Extensive testing of malarial DNA revealed that malaria spread from birds to bats and on to other mammals
A file photo of a mosquito through a microscope. Malaria is caused by parasites that are transmitted to people through the bites of infected female mosquitoes.
The origins of malaria have been under scrutiny for years as researchers tried to find the roots of the disease. A new study now throws light on the evolution of malaria and found that the disease has its roots in birds.
Extensive testing of malarial DNA found in birds, bats and other small mammals from five East African countries revealed that malaria spread from birds to bats and on to other mammals, said the study published this week in the journalMolecular Phylogenetics and Evolution.
“We can’t begin to understand how malaria spread to humans until we understand its evolutionary history,” said lead author Holly Lutz, a doctoral candidate in the fields of ecology and evolutionary biology and population medicine and diagnostic sciences at Cornell University.
“In learning about its past, we may be better able to understand the effects it has on us,” said Lutz.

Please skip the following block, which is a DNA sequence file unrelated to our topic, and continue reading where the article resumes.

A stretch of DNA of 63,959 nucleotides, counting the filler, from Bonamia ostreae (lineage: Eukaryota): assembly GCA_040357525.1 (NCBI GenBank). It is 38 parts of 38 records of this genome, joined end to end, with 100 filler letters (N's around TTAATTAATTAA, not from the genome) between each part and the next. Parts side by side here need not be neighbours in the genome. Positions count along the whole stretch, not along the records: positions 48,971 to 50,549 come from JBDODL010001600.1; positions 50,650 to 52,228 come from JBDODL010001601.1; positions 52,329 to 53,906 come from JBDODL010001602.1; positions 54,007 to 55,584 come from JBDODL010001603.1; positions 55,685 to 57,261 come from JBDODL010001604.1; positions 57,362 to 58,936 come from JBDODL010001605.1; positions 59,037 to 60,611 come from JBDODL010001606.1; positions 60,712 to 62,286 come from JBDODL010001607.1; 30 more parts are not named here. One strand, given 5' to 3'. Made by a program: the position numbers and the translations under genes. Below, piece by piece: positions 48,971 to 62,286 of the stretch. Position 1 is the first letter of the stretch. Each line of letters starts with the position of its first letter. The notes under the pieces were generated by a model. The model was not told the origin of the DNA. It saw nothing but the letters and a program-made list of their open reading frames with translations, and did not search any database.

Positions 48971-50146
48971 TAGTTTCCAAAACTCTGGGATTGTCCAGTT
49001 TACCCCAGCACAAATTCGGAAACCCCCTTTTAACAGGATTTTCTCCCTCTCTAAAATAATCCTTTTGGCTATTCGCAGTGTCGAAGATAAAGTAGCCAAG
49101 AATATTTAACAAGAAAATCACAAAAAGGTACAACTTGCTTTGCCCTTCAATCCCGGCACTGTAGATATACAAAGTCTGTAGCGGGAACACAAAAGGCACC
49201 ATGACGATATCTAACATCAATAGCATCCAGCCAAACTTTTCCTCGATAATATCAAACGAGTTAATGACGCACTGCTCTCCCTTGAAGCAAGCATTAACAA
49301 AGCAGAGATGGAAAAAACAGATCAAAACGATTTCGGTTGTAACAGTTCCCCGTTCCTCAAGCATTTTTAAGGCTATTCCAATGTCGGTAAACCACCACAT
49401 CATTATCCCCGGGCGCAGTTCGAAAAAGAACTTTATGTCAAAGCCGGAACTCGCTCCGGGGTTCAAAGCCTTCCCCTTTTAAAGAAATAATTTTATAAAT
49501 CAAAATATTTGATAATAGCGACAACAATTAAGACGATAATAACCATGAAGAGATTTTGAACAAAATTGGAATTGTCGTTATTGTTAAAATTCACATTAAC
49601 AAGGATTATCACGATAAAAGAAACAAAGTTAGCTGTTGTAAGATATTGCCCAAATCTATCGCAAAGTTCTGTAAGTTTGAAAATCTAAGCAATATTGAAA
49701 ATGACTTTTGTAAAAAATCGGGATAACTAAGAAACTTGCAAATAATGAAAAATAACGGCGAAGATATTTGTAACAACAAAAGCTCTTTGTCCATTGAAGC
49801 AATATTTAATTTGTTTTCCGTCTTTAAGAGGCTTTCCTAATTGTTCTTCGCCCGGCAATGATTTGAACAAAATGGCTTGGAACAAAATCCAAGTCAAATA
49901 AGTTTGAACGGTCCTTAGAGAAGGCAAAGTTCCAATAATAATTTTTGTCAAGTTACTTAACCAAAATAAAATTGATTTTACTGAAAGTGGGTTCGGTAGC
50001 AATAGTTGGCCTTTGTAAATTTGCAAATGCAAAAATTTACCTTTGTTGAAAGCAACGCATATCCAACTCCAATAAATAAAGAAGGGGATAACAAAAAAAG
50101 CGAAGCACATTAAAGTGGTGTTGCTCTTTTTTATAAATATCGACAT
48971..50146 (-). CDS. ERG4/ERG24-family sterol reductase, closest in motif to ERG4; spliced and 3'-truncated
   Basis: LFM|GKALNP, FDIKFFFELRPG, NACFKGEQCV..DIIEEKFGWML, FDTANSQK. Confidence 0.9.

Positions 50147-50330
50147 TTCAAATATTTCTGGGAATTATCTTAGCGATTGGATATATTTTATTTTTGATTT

After drawing blood samples from hundreds of East African birds, bats, and other small mammals, researchers screened the blood for the malarial parasites. When they found malaria in the blood samples, they took samples of the parasites’ DNA and sequenced it to identify mutations in the genetic code. After that, the researchers assessed how different malaria species are related, based on differences in their genetic code.
“Trying to determine the evolutionary history of malaria from just a few specimens would be like trying to reconstruct the bird family tree when you only know about eagles and canaries,” explained Lutz.
Malaria, which affected 214 million people worldwide in 2015, is caused by parasites that are transmitted to people through the bites of infected female mosquitoes. The most deadly malarial parasite, P. falciparum, is most prevalent in Africa, where malaria cases and deaths are heavily concentrated.
“Malaria is notoriously adaptive to treatment, and its DNA holds a host of secrets about how it’s able to change and evolve. Having a better understanding of its evolutionary history could help scientists anticipate its future,” said co-author and Field Museum curator of mammals Bruce Patterson.